A rash is a change in the skin due to skin irritation. Most rashes go away on their own or require only minor treatment. Some rashes may need medical attention. Some rash symptoms are redness, itching, bumps, redness, and swelling. Some causes of rashes are allergic reactions; plants such as poison ivy; or irritation due to jewelry, chemicals, or makeup. Rashes are also sometimes symptoms of another condition, as with impetigo or scabies. Treatments vary based on the cause, but many can be treated with medications. Follow the links below to find WebMD's comprehensive coverage about what causes a rash, what it looks like, how to treat it, and much more.
Read more from WebMD about the prevention of eczema, a common skin condition especially in infants.
Poison Ivy, Oak & Sumac Symptoms
Read about the symptoms caused by poison ivy, poison oak, and poison sumac.
Impetigo can be mistaken for other types of skin rashes. Learn about the signs and symptoms from WebMD.
Do I Have Eczema, and How Do I Treat It?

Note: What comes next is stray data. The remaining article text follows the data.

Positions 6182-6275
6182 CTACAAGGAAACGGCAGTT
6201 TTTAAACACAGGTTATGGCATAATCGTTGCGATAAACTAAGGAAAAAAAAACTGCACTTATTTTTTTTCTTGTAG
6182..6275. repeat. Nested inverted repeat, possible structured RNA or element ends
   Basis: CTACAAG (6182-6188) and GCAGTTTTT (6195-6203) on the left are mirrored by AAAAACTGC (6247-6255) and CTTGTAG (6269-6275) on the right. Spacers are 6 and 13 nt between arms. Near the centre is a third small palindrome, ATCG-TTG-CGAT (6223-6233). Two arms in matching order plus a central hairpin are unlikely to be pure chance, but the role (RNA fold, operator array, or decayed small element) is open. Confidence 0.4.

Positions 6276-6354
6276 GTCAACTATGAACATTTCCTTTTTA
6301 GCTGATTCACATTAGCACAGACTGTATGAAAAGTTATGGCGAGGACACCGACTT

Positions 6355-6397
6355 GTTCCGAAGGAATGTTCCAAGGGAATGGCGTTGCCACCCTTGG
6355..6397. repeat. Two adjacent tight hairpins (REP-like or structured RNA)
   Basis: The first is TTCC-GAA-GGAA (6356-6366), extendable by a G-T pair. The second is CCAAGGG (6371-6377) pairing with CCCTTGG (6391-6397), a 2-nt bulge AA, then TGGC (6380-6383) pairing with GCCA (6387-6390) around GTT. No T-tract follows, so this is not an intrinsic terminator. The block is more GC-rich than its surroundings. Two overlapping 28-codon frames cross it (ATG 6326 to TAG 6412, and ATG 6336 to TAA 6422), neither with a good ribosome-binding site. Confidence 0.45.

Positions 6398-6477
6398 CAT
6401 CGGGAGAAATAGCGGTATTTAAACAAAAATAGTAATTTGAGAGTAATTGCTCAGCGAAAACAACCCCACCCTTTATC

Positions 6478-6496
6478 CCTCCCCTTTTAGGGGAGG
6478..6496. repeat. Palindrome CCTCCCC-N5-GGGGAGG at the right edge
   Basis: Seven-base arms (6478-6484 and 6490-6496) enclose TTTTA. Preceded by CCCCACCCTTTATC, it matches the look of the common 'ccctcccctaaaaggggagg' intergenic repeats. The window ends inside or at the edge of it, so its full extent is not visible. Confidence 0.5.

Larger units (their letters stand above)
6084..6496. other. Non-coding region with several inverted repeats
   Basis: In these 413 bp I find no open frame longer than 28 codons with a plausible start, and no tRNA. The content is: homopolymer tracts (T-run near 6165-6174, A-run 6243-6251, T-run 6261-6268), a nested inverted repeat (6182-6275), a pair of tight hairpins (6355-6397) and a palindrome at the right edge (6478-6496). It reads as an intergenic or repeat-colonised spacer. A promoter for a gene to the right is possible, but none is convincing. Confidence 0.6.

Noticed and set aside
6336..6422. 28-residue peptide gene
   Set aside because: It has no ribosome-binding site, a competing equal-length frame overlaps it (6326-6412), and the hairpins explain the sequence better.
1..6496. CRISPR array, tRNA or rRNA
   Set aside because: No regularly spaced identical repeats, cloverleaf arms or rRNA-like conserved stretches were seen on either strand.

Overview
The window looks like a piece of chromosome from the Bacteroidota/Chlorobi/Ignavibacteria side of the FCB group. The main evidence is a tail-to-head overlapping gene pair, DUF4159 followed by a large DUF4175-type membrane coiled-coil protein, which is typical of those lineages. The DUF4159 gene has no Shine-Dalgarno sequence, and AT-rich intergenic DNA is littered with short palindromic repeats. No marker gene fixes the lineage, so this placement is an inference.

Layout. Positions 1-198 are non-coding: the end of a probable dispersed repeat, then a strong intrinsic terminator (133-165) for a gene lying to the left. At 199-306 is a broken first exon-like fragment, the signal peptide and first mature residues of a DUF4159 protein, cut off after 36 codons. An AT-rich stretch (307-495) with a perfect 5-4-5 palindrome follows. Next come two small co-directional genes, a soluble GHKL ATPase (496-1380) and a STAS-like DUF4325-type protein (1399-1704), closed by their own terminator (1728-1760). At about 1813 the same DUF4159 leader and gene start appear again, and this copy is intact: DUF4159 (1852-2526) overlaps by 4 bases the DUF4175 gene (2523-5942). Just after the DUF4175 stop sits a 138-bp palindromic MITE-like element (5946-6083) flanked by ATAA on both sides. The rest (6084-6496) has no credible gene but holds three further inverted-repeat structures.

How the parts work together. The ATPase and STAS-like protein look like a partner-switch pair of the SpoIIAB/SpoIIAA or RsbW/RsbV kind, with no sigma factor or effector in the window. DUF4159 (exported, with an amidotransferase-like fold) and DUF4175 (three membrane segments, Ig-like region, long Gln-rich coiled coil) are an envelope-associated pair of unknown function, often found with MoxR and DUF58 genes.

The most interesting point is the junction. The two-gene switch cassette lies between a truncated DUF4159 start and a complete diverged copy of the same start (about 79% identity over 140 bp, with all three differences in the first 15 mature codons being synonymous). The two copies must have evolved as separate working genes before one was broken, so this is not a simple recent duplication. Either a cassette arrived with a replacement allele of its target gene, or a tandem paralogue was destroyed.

Here's what your doctor will check and what treatments she'll consider if you have eczema.
Sensitive Skin: Is It a Myth?
Sensitive skin is a common complaint but hard to diagnose. No two people have the same symptoms or react to the same triggers.
3 Questions About Eczema: Symptoms, Causes, and Prevention
WebMD interviews Asriani M. Chiu, MD, for answers to three top questions about eczema symptoms, eczema causes, and how to prevent eczema.
Slideshows & Images
A Visual Guide to Viral Rashes
Your skin breaks out in itchy rashes, painful blisters, or crusty sores. Allergies? Eczema? The answer could be a viral infection.
Guide to Contagious Rashes
Some skin problems come from touching another person's skin or something they touched. Here's what to watch out for and suggestions for what you can do.
Picture of Milia
Milia. A milium is a white papule, 1–2 mm in size, composed of laminated, keratinous material and situated as a solid cyst in a pilosebaceous follicle. Milia are fairly common on the brow, glabella, and nose in newborn infants and in such infants tend to disappear quickly and spontaneously. There may be few or many, and they may develop later in infancy, in childhood, and in adolescence. In older children and adolescents, they tend to macules may be sparse or numerous and resolve without residua over a period of several weeks to several months.
Picture of Seabather's Itch
Seabather's itch. Erythematous papules on the unexposed areas of a swimmer.